Child Abuse Reporting

A New York court ruled that the subject of a child abuse report had no legal right to obtain the name of the person who reported the abuse.

Key point 4-08
. Every state has a child abuse reporting law that requires persons designated as mandatory reporters to report known or reasonably suspected incidents of child abuse. Ministers are mandatory reporters in many states. Some states exempt ministers from reporting child abuse if they learned of the abuse in the course of a conversation protected by the clergy-penitent privilege. Ministers may face criminal and civil liability for failing to report child abuse.

A New York court ruled that the subject of a child abuse report had no legal right to obtain the name of the person who reported the abuse, despite his claim that he needed the reporter's identity so that he could sue him for filing a false and malicious report.

A public school employee reported a suspected case of child abuse to state authorities. The report identified the suspected perpetrator of the abuse (the plaintiff). Upon learning that he was accused of child abuse, the plaintiff sued the school for defamation and emotional distress. When the school refused to disclose the name of the employee who reported the abuse, the plaintiff sought a court order compelling the school to disclose the reporter's identity.

A trial court granted the order, but a state appeals court reversed this ruling. The appeals court noted that the state child abuse reporting law specifies that reports of child abuse "shall be confidential and shall only be made available" to certain persons and agencies listed in the statute. While persons who are the subject of a report are entitled to a copy of the report, the law specifies that "nothing in this [law] shall be construed to permit any release, disclosure or identification of the names or identifying descriptions of persons who have reported suspected child abuse or maltreatment to the statewide central register … without such persons' written permission."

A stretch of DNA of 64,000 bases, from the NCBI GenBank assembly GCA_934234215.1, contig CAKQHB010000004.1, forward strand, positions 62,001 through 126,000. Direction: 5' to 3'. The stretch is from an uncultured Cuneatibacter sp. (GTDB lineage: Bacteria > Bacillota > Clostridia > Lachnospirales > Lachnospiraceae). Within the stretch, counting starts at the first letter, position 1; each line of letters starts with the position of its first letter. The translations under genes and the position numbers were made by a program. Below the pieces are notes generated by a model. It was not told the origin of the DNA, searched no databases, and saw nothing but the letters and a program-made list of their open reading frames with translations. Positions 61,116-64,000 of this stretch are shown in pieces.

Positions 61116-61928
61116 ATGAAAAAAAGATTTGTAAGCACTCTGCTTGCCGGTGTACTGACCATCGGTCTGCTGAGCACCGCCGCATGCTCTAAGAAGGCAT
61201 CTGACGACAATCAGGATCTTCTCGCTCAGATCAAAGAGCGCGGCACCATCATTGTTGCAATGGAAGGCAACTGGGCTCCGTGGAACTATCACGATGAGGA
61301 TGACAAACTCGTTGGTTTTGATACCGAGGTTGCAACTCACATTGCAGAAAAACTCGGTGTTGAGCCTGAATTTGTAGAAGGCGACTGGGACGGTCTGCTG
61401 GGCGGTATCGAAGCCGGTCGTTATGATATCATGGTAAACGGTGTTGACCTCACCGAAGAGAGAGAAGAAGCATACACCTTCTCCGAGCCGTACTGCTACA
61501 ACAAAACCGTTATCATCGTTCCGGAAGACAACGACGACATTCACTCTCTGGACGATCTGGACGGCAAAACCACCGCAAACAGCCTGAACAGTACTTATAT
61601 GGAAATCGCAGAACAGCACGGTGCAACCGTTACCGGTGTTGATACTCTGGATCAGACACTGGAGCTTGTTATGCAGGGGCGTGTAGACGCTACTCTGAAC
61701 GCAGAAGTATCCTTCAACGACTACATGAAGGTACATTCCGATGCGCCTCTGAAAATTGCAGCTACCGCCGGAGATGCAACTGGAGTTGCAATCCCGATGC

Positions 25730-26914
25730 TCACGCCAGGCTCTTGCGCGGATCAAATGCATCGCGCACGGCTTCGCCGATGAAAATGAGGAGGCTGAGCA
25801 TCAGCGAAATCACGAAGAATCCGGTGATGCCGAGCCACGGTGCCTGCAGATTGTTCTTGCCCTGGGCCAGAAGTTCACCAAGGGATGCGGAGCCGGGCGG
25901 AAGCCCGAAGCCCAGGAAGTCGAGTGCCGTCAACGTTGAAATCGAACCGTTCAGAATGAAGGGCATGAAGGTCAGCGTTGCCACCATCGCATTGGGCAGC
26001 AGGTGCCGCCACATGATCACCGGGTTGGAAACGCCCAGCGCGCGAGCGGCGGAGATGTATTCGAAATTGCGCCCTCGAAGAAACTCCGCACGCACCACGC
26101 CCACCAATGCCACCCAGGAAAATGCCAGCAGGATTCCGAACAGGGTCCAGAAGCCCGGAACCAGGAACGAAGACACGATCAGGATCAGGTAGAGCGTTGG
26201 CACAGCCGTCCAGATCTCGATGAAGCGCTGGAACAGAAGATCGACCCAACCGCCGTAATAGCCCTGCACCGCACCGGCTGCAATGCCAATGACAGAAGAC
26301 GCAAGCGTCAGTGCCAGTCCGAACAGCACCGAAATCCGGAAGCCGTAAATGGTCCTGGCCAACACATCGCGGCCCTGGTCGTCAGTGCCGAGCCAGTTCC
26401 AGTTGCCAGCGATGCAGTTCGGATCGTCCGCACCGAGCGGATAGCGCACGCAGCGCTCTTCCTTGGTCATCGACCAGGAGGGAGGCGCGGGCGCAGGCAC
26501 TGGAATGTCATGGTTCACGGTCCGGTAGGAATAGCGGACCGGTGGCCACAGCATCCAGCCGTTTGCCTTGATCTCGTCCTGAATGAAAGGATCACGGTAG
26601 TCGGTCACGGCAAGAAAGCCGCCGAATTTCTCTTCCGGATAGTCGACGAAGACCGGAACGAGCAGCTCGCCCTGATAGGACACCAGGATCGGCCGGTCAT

The court agreed with the plaintiff that the child abuse reporting law allows the subject of a child abuse report to sue the reporter for monetary damages if the reporter did not act in good faith and acted with willful misconduct or gross negligence. However, the court noted that the statute "made no exception for the disclosure of the name of the person reporting the suspected abuse where there is an allegation that such person acted with willful misconduct or gross negligence, and we decline to read an implied exception into the statute."

The court conceded that its conclusion "may make it difficult for plaintiff to pursue his action, but our holding is consistent with the intent of [the law] to protect the confidentiality of the names of the persons reporting suspected child abuse [since] disclosure of sources of information could have a chilling effect, thus hampering agency efforts in providing services to distressed families. If a party alleging defamation, such as plaintiff here, could obtain the names of the reporters by simply commencing a defamation action, any such exception would swallow the rule of reporter confidentiality."

Application . Church leaders who report child abuse (or who are considering doing so) often wonder if their identity will be revealed to the alleged abuser. This case demonstrates that a reporter's identity may be kept confidential as a result of state law, even if this means that it will be difficult if not impossible for alleged abusers to exercise their right under a child abuse reporting law to sue a reporter for making a false or grossly negligent report. Selapack v. Iroquois Central School District, 794 N.Y.S.2d 547 (N.Y. App. 2005).

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